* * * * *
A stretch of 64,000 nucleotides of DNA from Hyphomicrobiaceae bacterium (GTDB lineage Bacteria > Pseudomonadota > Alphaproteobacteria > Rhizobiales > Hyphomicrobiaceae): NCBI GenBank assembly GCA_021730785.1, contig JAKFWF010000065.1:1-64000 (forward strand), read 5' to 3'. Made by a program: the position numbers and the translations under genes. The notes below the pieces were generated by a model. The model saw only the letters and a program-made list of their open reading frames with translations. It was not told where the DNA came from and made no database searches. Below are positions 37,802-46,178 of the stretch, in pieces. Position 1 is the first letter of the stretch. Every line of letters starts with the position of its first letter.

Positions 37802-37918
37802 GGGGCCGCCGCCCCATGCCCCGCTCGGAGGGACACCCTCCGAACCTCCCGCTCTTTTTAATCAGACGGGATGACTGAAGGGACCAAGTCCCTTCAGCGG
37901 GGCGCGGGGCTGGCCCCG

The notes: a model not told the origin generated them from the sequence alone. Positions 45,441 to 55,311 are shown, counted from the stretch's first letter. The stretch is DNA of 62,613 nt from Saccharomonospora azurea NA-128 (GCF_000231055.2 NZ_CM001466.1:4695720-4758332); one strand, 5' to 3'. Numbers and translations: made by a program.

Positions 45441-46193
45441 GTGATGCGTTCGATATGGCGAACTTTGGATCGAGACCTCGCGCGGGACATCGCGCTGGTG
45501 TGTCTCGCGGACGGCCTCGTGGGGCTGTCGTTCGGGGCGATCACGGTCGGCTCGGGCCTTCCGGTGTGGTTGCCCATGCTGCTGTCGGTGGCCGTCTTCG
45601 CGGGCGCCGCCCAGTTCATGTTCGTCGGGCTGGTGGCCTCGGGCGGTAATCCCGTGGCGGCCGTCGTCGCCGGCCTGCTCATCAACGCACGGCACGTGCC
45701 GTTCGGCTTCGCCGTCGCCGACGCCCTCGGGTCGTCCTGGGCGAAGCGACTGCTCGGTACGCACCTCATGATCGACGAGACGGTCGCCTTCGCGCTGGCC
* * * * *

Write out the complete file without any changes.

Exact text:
A stretch of 64,000 nucleotides of DNA from Hyphomicrobiaceae bacterium (GTDB lineage Bacteria > Pseudomonadota > Alphaproteobacteria > Rhizobiales > Hyphomicrobiaceae): NCBI GenBank assembly GCA_021730785.1, contig JAKFWF010000065.1:1-64000 (forward strand), read 5' to 3'. Made by a program: the position numbers and the translations under genes. The notes below the pieces were generated by a model. The model saw only the letters and a program-made list of their open reading frames with translations. It was not told where the DNA came from and made no database searches. Below are positions 37,802-46,178 of the stretch, in pieces. Position 1 is the first letter of the stretch. Every line of letters starts with the position of its first letter.

Positions 37802-37918
37802 GGGGCCGCCGCCCCATGCCCCGCTCGGAGGGACACCCTCCGAACCTCCCGCTCTTTTTAATCAGACGGGATGACTGAAGGGACCAAGTCCCTTCAGCGG
37901 GGCGCGGGGCTGGCCCCG

The notes: a model not told the origin generated them from the sequence alone. Positions 45,441 to 55,311 are shown, counted from the stretch's first letter. The stretch is DNA of 62,613 nt from Saccharomonospora azurea NA-128 (GCF_000231055.2 NZ_CM001466.1:4695720-4758332); one strand, 5' to 3'. Numbers and translations: made by a program.

Positions 45441-46193
45441 GTGATGCGTTCGATATGGCGAACTTTGGATCGAGACCTCGCGCGGGACATCGCGCTGGTG
45501 TGTCTCGCGGACGGCCTCGTGGGGCTGTCGTTCGGGGCGATCACGGTCGGCTCGGGCCTTCCGGTGTGGTTGCCCATGCTGCTGTCGGTGGCCGTCTTCG
45601 CGGGCGCCGCCCAGTTCATGTTCGTCGGGCTGGTGGCCTCGGGCGGTAATCCCGTGGCGGCCGTCGTCGCCGGCCTGCTCATCAACGCACGGCACGTGCC
45701 GTTCGGCTTCGCCGTCGCCGACGCCCTCGGGTCGTCCTGGGCGAAGCGACTGCTCGGTACGCACCTCATGATCGACGAGACGGTCGCCTTCGCGCTGGCC